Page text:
Russia also houses several crypto businesses that process “substantial transaction volume” from illicit sources. Moscow’s Vostok skyscraper—the tallest building in Russia—is one high-profile home for cybercrime. 

But at the tip of the Russian ransomware spear has been Russia-affiliated cybercrime group REvil. Earlier this year, Russia’s domestic intelligence service, the Federal Security Service (FSB), said it had dismantled the REvil ransomware group at the request of the United States. 

That announcement was met with skepticism at the time, which was reiterated by Hassold during his interview with Decrypt

“It’s unknown who was actually arrested,” former FBI agent and current Director of Threat Intelligence at Abnormal Security, Crane Hassold, told Decrypt. “Were they just affiliates, or were they the main actors? I don’t think we know any of that.”


Cryptocurrency is the “primary factor” driving today’s ransomware landscape, Hassold added. “It essentially allows the overall ransomware payments that we’ve previously seen to scale to numbers that are pretty crazy.”

Bitcoin mining

The Russian crypto-related ransomware industry is already well documented, but a second crypto-related stream of income—Bitcoin mining—is also being pursued by President Putin. 

Earlier this year, the president said that Russia has “competitive advantages” in Bitcoin mining, referencing the country’s “surplus of electricity and well-trained personnel.” For the time being, Putin's assertion appears to have been borne out; Bitcoin mining in Russia has continued mostly without interruption.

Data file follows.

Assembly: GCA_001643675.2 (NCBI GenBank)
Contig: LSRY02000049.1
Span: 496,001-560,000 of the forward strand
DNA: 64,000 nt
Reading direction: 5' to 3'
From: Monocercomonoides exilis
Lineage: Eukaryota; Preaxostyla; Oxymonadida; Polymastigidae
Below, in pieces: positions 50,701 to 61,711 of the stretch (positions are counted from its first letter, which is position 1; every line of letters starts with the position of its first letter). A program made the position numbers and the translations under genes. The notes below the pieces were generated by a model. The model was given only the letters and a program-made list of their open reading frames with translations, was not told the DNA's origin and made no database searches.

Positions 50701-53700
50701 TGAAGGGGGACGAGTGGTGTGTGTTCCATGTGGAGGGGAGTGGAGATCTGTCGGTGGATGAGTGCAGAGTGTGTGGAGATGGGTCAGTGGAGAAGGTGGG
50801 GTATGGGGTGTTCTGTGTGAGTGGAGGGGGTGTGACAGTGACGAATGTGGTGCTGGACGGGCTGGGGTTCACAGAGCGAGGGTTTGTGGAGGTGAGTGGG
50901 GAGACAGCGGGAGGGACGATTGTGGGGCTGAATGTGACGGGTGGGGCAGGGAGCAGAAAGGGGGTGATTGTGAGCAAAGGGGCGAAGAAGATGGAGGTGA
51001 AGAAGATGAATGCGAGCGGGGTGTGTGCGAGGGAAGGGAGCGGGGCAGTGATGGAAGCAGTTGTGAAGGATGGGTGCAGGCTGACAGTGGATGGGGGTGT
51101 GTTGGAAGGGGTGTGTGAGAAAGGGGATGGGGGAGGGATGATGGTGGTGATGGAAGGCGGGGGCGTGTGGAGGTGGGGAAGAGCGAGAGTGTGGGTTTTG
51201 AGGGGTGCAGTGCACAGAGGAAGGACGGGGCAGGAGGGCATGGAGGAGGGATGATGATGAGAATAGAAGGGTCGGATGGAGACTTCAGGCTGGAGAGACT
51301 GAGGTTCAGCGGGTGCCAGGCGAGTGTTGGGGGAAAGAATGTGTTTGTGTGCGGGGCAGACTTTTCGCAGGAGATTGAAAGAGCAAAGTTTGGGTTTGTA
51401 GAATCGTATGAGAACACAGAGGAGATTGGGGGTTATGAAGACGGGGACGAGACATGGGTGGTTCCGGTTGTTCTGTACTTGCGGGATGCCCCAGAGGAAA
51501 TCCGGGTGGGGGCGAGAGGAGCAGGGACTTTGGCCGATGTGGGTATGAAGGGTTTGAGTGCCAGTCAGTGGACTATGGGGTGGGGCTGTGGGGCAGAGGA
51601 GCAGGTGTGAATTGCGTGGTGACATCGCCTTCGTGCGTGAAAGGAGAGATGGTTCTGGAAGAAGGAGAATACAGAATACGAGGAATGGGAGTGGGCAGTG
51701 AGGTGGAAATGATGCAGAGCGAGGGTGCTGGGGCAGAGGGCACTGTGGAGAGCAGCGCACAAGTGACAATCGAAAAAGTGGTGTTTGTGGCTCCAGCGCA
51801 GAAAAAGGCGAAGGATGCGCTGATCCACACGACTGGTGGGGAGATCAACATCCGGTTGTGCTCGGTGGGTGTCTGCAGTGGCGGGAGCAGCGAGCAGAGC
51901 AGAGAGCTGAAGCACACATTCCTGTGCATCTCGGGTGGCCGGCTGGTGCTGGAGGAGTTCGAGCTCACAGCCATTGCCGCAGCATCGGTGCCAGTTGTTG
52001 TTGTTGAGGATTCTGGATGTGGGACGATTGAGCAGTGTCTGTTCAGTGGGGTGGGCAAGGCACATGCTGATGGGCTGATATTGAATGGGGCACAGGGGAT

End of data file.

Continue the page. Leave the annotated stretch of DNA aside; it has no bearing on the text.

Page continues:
"Much of Russian Bitcoin mining is powered by domestic natural gas or [hydroelectric power] in Siberia," Will Foxley of Compass Mining told Decrypt. "It's unlikely that hashpower goes offline, unless sanctions influence pool providers."

To date, it is not clear whether the Russian state has bought any Bitcoin, but the government has been eyeing up the cryptocurrency as a means of sidestepping sanctions since as early as 2019. 

What can be done?

There are some ways to combat the use of crypto to evade sanctions, however.

Chainalysis' Malcolm told Decrypt that the U.S. and other sanctioning governments around the world can invest in blockchain analytics to “get ahead of Russian efforts” to evade sanctions using cryptocurrencies. 


“The transparency of the blockchain combined with these tools can be a powerful strategy to ensure that sanctions remain a credible deterrent,” she said.

Meanwhile, the Treasury Department’s sanctions report made two recommendations to ensure that the United States’ sanctions regime evolved in lockstep with the advent of cryptocurrencies. 

First, the report argued for sanctions that were easily understood, enforceable and adaptable. 

“The Treasury can build on existing outreach and engagement capabilities through enhanced communication with industry, financial institutions, allies, civil society, and the media, as well as the new constituencies, particularly the digital assets space,” the report said. 

The report also called for the Treasury to invest in “deepening its institutional knowledge and capabilities in the evolving digital assets and services space to support the full sanctions lifecycle of activities.”